The most momentous change in American warfare over the past decade has taken place away from the battlefields of Afghanistan and Iraq, in the corners of the world where large armies can’t go. The Way of the Knife is the untold story of that shadow war: a campaign that has blurred the lines between soldiers and spies and lowered the bar for waging war across the globe. Amer The most momentous change in American warfare over the past decade has taken place away from the battlefields of Afghanistan and Iraq, in the corners of the world where large armies can’t go. The Way of the Knife is the untold story of that shadow war: a campaign that has blurred the lines between soldiers and spies and lowered the bar for waging war across the globe. America has pursued its enemies with killer drones and special operations troops; trained privateers for assassination missions and used them to set up clandestine spying networks; and relied on mercurial dictators, untrustworthy foreign intelligence services, and proxy armies. This new approach to war has been embraced by Washington as a lower risk, lower cost alternative to the messy wars of occupation and has been championed as a clean and surgical way of conflict. But the knife has created enemies just as it has killed them. It has fomented resentments among allies, fueled instability, and created new weapons unbound by the normal rules of accountability during wartime.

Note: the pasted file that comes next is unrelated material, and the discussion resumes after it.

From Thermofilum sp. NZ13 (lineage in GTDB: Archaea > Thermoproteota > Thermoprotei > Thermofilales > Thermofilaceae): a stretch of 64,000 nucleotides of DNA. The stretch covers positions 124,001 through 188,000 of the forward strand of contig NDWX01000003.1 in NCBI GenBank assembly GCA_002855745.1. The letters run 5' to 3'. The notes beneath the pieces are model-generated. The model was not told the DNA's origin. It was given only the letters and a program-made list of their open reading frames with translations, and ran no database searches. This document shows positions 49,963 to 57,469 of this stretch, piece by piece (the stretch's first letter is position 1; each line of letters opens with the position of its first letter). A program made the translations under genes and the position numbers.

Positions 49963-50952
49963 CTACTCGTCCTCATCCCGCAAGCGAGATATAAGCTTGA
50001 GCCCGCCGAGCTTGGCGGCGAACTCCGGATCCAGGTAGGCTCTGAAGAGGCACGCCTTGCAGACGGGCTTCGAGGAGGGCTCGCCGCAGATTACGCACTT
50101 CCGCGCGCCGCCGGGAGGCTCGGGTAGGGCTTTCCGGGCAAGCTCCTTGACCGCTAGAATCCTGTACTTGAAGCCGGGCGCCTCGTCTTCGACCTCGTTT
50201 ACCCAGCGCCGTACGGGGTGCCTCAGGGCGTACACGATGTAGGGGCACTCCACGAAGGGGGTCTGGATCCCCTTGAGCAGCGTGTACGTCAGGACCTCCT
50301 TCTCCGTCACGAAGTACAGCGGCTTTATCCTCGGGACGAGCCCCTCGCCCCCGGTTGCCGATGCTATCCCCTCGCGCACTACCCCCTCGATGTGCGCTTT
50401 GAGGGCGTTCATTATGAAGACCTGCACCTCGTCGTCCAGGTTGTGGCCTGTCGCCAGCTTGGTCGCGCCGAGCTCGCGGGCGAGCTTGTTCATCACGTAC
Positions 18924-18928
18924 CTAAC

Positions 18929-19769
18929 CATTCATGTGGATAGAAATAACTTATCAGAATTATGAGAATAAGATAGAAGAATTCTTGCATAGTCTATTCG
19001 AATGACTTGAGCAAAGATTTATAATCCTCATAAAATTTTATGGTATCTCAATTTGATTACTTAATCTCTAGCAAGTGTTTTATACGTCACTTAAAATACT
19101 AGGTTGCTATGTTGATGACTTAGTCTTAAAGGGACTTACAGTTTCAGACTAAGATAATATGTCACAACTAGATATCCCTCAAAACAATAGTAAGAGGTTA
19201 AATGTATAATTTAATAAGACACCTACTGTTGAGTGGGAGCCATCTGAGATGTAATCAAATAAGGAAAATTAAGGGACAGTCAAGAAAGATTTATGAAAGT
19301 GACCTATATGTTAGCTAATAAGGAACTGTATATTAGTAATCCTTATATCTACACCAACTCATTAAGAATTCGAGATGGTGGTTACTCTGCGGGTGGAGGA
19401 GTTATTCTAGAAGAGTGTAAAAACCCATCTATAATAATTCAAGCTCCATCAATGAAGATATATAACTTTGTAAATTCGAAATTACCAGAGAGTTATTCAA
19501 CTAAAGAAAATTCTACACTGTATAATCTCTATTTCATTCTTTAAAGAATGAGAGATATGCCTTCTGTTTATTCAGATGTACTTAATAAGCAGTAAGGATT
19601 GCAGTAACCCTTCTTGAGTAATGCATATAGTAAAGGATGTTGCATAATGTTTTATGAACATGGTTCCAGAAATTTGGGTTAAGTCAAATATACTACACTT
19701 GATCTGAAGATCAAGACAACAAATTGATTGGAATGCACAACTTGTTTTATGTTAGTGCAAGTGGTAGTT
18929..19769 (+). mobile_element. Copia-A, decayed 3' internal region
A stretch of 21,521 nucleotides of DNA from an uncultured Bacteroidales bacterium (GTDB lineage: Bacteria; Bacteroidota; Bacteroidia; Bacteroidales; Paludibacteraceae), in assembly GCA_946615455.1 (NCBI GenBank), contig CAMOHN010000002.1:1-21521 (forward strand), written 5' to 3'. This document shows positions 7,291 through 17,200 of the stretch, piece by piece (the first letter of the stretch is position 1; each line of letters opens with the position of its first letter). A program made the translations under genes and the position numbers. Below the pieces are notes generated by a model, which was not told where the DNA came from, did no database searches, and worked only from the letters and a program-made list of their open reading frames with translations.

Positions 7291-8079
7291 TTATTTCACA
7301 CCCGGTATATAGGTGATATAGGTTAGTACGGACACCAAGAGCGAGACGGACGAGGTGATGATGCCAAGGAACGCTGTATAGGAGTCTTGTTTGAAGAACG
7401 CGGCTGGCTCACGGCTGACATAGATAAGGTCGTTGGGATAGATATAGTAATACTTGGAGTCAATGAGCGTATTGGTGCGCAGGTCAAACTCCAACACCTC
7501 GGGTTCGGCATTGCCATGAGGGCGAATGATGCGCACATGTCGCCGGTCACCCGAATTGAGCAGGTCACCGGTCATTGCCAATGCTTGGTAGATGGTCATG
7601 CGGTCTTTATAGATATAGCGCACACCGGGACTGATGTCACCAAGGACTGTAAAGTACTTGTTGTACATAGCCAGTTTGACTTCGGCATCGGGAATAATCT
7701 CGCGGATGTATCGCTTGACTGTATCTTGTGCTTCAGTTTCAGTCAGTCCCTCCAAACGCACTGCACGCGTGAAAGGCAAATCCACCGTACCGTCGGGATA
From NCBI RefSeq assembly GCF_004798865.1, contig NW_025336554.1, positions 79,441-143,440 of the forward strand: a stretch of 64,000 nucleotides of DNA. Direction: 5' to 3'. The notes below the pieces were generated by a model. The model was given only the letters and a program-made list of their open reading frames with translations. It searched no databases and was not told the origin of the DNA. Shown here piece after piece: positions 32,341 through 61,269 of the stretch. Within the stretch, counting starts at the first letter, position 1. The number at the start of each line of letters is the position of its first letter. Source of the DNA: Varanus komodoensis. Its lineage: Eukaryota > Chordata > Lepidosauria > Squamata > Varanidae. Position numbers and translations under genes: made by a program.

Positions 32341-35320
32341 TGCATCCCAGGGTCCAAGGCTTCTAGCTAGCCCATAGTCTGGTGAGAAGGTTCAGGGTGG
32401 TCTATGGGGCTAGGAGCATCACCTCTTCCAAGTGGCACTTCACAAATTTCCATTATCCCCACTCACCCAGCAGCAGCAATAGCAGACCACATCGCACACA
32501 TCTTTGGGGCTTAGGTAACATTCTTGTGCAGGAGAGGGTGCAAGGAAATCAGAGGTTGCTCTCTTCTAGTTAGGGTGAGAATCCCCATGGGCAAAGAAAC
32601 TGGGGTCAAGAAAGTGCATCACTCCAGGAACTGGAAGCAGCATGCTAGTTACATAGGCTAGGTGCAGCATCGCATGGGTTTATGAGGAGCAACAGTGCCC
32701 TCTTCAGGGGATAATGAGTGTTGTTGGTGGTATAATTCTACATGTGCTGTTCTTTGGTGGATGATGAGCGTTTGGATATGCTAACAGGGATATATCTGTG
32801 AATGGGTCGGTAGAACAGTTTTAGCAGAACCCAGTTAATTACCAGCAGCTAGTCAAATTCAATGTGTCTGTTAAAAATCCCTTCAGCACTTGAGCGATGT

30 review for The Way of the Knife: The CIA, a Secret Army, and a War at the Ends of the Earth

  1. 4 out of 5

    Brent